You’ve heard of gaming on your mobile phone of course, but this – gaming FROM your mobile phone is a bit of a new concept, at least for the Indian market. Undoubtedly if you watch any TV you’ve seen the Akshay Kumar ad with him giggling ridiculously, jumping around and waving the handset in the air. I’ll admit, the ad is a bit queer but does get the message across. Micromax’s G4 Gamolution mobile handset is designed to take mobile phone gaming to a lightly new level, here’s a closer look.
The G4 is a sleek looking handset. Its black brushed metal finish and gold tinted chrome keys and borders gives it an air of luxury. The buttons and navigation system are well designed and extremely comfortable for typing. The added weight of the handset also makes it seem quite sturdy. I’d seriously recommend getting a screen guard for the 2.4-inch display (240 x 320 pixels) as after a bit of wear and tear it can look a bit shabby with scratches. Volume/Zoom keys are on the side above the dedicated camera button and a micoSD universal port is located on the other side. The Handset comes with a sturdy adjustable strap that comes in real handy while playing.
The navigation pad and three chromed buttons double up for game-play. The Bluetooth sensor that ties in to the tiny USB BT dongle supplied is located at the bottom of the handset. A CD with the GSensorGame software is provided. Two games are free and a code card, that refused to work, is also bundled to access the other games. Games like NFS Underground and virtual Tennis also seem like they're available however there didn’t seem to be any information on how to download them.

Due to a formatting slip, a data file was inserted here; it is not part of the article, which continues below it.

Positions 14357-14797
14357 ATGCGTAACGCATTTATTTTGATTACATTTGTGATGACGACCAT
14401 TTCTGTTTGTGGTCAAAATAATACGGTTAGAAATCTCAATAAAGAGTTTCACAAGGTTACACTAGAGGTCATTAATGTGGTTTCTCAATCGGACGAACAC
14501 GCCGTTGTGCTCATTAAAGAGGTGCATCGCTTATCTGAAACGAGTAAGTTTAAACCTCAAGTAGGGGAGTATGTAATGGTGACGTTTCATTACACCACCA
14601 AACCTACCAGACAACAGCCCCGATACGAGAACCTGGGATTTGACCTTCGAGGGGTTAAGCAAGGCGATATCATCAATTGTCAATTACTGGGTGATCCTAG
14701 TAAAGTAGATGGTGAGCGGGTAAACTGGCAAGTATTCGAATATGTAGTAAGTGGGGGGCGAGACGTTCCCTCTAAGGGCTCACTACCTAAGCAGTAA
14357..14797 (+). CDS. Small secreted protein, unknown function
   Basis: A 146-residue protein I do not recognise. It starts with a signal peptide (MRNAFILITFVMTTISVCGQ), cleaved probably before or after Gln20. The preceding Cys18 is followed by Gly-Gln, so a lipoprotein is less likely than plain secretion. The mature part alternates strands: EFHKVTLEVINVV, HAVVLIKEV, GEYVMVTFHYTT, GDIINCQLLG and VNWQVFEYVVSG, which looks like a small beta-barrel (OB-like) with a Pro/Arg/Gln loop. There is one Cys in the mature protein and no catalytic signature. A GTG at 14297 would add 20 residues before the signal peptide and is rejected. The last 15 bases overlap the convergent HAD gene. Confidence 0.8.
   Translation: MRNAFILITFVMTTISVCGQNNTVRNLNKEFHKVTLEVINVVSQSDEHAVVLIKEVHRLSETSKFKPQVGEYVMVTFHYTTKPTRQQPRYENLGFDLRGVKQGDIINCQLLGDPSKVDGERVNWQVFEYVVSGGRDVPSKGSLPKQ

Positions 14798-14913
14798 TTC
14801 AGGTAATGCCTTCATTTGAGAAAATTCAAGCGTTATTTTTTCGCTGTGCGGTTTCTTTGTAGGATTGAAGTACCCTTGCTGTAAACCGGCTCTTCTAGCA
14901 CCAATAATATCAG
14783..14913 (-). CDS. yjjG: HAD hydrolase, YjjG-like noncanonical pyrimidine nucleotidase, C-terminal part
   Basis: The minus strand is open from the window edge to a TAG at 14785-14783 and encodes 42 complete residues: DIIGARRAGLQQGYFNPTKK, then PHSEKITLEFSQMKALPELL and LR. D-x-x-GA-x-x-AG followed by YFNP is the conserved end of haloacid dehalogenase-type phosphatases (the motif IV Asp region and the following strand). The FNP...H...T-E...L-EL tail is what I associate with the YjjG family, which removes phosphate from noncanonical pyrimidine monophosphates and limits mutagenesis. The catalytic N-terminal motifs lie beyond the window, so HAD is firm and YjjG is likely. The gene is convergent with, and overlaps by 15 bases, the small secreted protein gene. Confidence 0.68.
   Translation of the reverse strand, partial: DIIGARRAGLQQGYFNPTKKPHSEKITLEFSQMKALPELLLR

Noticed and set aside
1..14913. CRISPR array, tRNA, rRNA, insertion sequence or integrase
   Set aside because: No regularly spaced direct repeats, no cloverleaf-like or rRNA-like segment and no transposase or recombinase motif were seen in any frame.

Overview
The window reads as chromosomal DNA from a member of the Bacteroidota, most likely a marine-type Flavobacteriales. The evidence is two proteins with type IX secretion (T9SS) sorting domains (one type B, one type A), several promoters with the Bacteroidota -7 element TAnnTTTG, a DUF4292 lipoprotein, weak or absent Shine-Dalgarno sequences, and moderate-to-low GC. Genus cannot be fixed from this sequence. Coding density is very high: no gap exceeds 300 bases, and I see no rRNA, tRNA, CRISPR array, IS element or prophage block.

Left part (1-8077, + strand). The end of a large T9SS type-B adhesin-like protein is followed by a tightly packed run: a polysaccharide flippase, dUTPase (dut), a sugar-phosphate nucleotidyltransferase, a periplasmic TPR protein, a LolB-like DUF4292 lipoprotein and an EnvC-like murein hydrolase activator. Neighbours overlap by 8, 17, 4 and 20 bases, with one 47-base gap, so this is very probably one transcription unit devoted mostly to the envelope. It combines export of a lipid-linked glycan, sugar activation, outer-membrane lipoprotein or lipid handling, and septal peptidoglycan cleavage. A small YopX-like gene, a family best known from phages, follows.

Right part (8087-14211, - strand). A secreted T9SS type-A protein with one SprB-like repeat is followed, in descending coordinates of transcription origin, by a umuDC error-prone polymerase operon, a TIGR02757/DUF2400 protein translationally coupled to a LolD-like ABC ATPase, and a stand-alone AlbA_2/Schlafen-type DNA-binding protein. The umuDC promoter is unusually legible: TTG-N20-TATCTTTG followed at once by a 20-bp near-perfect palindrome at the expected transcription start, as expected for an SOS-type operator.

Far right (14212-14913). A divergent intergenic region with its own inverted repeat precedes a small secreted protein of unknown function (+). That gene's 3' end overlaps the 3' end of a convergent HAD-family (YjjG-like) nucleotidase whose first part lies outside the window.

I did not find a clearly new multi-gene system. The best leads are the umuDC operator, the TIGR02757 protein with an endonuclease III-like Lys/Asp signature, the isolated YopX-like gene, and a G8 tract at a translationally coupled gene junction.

Features and Performance
Underneath the jazzed up UI beats a heart of Pure Java. Other than the slick looking interface all functionality is typical of a standard Java handset. There’s no lag in transitions or when it came to accessing features. Dual SIM handling is simple and easy to manage.
It’s quite unfortunate that once again we have a handset that’s well designed, has a great gimmick that I’m sure a lot of work, money and effort went into for development and the company just found the cheapest set of earphones they could find and simply threw them into the box. Audio for calls, music, radio and any other feature that would require you to use the handsfree sounds hollow and drab. Even with the EQ presets and 8 band customizable option, you’ll never be able to enjoy it thanks to the cheap quality earphones. The radio’s auto-scan function seemed to recognize even static as a channel and I ended up with over 4 more channels in addition to the 9 actual stations. At least the nine actual stations were picked up well enough. A scheduled FM recorder option is available in addition to the voice recorder.
Standard 3GP and MPEG4 mobile videos framed badly during playback. The bigger issue was that the 320 x 240 pixel resolution MPEG4 video couldn’t be read and the lower resolution videos that play on other budget handsets were framing as well.